Maintaining a fleet of heavy vehicles isn't easy, and even something as seemingly straightforward as motor oil selection can turn into a significant purchasing decision. When you're buying lubricants for an entire fleet, small choices can drastically alter your maintenance costs. Choosing the right oils is a small but necessary part of keeping your fleet running reliably and cost-effectively.
Since most heavy equipment motors use diesel engines, your oil selection is, in part, dictated by EPA emissions standards. The EPA implemented standards for heavy off-road equipment (such as construction vehicles) in 1996. Since then, federal regulations have required progressively stricter emissions standards. The emissions regulations currently in use are known as Tier 4.
Tier 4 Emissions Standards and Motor Oil Requirements
Diesel engines consume a more significant amount of oil than their gasoline counterparts, especially in heavy-duty applications. As a result, lubrication oil can contribute a meaningful amount to the particulate output of diesel engines. Stricter regulations on diesel engine emissions mean that newer engines must use motor oils engineered to reduce emissions output.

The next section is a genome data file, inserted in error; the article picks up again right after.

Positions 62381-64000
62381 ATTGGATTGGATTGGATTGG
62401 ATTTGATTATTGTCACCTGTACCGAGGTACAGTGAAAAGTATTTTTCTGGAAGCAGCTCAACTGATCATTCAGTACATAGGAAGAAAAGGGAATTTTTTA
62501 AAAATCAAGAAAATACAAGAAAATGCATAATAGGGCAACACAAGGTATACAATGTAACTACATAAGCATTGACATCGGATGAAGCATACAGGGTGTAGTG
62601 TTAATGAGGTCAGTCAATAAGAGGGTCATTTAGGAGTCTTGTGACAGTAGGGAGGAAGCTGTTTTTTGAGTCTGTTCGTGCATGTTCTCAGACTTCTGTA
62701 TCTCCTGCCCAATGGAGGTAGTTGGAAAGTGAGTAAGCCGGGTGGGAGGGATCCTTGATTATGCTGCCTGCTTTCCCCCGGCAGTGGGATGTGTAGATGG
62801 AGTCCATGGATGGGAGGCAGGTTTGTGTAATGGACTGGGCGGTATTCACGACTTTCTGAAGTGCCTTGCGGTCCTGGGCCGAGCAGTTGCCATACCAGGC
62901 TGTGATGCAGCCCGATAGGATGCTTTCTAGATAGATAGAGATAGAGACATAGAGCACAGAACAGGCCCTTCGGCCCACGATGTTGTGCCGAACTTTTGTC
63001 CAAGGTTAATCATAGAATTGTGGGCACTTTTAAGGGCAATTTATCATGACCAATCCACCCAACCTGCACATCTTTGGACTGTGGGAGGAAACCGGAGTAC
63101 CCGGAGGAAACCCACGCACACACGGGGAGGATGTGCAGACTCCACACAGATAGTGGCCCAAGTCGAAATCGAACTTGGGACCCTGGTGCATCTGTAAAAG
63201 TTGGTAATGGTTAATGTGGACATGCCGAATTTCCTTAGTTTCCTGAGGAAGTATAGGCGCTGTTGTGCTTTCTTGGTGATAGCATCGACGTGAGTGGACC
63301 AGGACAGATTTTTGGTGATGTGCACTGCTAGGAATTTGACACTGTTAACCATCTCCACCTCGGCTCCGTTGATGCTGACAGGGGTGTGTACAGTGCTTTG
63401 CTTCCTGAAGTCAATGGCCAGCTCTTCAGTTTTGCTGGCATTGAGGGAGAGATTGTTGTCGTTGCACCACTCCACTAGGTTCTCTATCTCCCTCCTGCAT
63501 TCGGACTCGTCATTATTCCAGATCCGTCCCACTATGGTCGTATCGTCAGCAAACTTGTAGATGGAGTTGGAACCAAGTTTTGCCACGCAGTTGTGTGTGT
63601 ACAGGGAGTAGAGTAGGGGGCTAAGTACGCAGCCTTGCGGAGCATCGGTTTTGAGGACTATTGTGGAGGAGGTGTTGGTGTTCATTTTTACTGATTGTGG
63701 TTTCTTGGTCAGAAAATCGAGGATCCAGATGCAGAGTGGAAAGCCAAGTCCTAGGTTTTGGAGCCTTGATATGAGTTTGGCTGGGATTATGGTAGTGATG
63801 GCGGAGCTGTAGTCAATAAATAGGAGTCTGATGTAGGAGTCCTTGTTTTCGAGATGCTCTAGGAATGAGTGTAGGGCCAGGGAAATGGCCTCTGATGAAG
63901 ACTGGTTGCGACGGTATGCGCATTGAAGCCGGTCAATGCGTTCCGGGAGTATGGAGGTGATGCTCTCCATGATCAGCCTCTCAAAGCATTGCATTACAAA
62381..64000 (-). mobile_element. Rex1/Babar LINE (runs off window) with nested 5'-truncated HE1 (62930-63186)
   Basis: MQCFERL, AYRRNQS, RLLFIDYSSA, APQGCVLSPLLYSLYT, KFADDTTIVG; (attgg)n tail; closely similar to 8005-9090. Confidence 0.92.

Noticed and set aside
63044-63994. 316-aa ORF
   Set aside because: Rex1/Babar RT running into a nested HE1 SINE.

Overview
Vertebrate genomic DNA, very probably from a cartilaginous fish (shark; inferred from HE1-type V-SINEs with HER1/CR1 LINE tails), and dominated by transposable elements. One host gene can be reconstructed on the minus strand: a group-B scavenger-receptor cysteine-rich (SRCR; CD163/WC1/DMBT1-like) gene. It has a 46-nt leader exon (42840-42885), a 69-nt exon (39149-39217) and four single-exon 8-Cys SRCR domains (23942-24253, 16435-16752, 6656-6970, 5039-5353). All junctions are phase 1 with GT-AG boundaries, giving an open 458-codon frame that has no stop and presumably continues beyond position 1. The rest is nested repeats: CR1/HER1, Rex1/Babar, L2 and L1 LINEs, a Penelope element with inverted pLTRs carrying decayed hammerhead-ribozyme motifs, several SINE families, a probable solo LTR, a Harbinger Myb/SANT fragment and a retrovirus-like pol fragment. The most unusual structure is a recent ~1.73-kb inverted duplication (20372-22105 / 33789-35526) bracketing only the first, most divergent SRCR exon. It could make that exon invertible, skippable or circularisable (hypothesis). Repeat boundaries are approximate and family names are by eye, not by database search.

Since manufacturers design these newer engines with higher tier motor oils in mind, using older oils will reduce performance and efficiency while producing potentially higher emissions. If you're selecting oil for your fleet equipment, always be aware of your motors' regulatory tier. For Tier 4 motors, always choose motor oil that meets the newer, more stringent standards.
CK-4 vs. CJ-4 Oil Standards
While federal tiers dictate engine emissions standards, the industry regulates oil standards. Oil standards such as CJ-4 are set by the American Petroleum Institute (API) and indicate that a particular motor oil meets specific testing and certification standards. For high-efficiency, low-emissions diesel motors, the CJ-4 standard was previously the top of the pack.
While CJ-4 is still acceptable for Tier 4 equipment, these oils should no longer be considered ideal. The newer CK-4 standard offers improvements that more modern engines rely on to achieve higher efficiency and lower emissions output. If your fleet consists primarily of Tier 4 vehicles, then transitioning to motor oil that meets these more stringent standards can offer real practical benefits.
Note that you should always consider more than just the API certification when selecting an oil. Consult with your equipment manufacturers to determine the oil standards that they recommend for optimal performance. Oil manufacturers also sometimes produce products that exceed currently available certifications so that some older CJ-4 oils may meet newer CK-4 testing requirements.
For more information, contact an industrial motor oil supplier in your area.